Looking for that edge on deer this year? This strategic gem could be your ticket to a wall-hanger. That said, most bowhunters opt to do their whitetail hunting from treestands, be it during the early, mid or late portion of the season. However, you can also effectively stillhunt. The reason is quite simple -- under the right circumstances, you can effectively approach unsuspecting deer to get within bow range. The key elements of success are basically the same as a skilled gun hunter would use:
Hunt into the wind or thermals;
Hunt with a crosswind if it's your best option;
Move very slowly, taking just a few cautious steps at a time and pause more than you move;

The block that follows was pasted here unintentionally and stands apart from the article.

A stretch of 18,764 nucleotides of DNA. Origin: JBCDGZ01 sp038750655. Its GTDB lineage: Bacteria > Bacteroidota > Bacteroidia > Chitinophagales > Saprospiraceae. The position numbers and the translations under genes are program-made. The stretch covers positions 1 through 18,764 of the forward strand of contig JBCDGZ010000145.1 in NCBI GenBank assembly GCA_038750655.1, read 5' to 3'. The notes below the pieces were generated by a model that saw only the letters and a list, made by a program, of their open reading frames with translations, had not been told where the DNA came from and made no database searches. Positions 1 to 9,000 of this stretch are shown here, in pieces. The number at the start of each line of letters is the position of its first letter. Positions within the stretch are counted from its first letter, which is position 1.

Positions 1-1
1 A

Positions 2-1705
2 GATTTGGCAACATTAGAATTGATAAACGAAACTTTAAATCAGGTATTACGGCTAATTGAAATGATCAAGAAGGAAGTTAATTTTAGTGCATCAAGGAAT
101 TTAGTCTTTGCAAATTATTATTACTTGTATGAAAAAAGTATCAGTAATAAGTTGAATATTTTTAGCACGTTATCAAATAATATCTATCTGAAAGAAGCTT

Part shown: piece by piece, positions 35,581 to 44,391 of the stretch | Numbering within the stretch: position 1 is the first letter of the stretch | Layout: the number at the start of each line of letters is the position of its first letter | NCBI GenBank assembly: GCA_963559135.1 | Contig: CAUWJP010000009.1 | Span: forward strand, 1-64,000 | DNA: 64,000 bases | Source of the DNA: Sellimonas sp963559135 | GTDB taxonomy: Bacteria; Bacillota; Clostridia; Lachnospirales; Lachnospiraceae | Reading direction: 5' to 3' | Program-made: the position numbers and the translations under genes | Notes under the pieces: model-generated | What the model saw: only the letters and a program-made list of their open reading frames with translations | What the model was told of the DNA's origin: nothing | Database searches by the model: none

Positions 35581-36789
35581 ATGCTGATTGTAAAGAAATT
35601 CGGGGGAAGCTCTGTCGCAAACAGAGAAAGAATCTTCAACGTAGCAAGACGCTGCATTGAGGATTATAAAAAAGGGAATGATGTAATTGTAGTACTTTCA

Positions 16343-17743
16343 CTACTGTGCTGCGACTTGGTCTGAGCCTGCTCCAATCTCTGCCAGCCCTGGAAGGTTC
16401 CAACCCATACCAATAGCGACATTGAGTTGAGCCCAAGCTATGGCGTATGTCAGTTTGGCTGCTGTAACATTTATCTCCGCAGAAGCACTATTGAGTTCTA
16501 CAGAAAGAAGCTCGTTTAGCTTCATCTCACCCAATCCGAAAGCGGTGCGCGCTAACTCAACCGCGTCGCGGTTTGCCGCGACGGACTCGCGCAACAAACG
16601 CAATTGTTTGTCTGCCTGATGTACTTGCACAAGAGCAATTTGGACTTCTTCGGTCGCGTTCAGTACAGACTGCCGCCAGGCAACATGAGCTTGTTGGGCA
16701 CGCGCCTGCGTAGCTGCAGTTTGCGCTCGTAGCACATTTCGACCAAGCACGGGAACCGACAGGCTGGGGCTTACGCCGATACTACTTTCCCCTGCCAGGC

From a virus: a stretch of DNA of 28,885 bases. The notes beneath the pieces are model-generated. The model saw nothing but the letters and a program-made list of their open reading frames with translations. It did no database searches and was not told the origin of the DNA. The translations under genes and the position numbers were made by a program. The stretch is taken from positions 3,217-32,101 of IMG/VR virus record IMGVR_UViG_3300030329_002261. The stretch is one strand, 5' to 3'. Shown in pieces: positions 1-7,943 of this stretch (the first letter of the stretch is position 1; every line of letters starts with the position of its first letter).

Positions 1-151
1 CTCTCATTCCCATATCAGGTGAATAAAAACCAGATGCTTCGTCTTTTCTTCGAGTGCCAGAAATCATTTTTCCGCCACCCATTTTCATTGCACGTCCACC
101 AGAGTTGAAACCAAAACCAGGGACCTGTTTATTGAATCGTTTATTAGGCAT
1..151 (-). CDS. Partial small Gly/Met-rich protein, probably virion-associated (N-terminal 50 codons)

Wear camo, head-to-toe, and the softest-soled footwear you have so you can "feel" what's underfoot before shifting your weight to that foot;
If you accidentally make a modestly loud noise when moving, stop immediately and wait several minutes before moving again;
Use binoculars almost constantly to scan ahead and to each side;
If you spot a deer, freeze until you determine what direction it's moving;
If you spot a single deer, keep looking for others that may be accompanying it;
Once a lone deer approaches within your effective bow range, come to draw only when its head is hidden from view and it's about to move ahead and offer a clear shot. Also be aware of the location and posture of any other deer that may be near;
And last but not least, put your watch in your pocket, since moving so slowly (not more than 100 yards an hour) is a real challenge for most hunters.
Stillhunting with the bow adds a new and exciting page to the bowhunter's arsenal of techniques, and it offers a break from the sometimes tedious and long hours we spend sitting in a treestand.